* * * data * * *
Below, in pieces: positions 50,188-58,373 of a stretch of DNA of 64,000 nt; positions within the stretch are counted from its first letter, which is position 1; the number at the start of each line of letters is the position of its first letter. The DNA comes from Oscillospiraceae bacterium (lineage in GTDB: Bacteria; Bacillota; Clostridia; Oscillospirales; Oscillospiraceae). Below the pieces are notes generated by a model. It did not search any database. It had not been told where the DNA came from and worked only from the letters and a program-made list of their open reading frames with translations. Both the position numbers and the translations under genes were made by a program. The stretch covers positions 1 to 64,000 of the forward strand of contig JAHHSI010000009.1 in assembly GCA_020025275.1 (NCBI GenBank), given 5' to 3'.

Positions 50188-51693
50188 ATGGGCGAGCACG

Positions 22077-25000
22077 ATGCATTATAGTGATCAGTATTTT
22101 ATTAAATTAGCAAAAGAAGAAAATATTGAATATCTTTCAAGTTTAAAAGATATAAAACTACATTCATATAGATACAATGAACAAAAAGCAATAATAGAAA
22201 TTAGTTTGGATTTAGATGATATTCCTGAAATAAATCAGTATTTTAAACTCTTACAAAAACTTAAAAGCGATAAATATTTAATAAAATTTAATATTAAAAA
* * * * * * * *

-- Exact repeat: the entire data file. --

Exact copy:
Below, in pieces: positions 50,188-58,373 of a stretch of DNA of 64,000 nt; positions within the stretch are counted from its first letter, which is position 1; the number at the start of each line of letters is the position of its first letter. The DNA comes from Oscillospiraceae bacterium (lineage in GTDB: Bacteria; Bacillota; Clostridia; Oscillospirales; Oscillospiraceae). Below the pieces are notes generated by a model. It did not search any database. It had not been told where the DNA came from and worked only from the letters and a program-made list of their open reading frames with translations. Both the position numbers and the translations under genes were made by a program. The stretch covers positions 1 to 64,000 of the forward strand of contig JAHHSI010000009.1 in assembly GCA_020025275.1 (NCBI GenBank), given 5' to 3'.

Positions 50188-51693
50188 ATGGGCGAGCACG

Positions 22077-25000
22077 ATGCATTATAGTGATCAGTATTTT
22101 ATTAAATTAGCAAAAGAAGAAAATATTGAATATCTTTCAAGTTTAAAAGATATAAAACTACATTCATATAGATACAATGAACAAAAAGCAATAATAGAAA
22201 TTAGTTTGGATTTAGATGATATTCCTGAAATAAATCAGTATTTTAAACTCTTACAAAAACTTAAAAGCGATAAATATTTAATAAAATTTAATATTAAAAA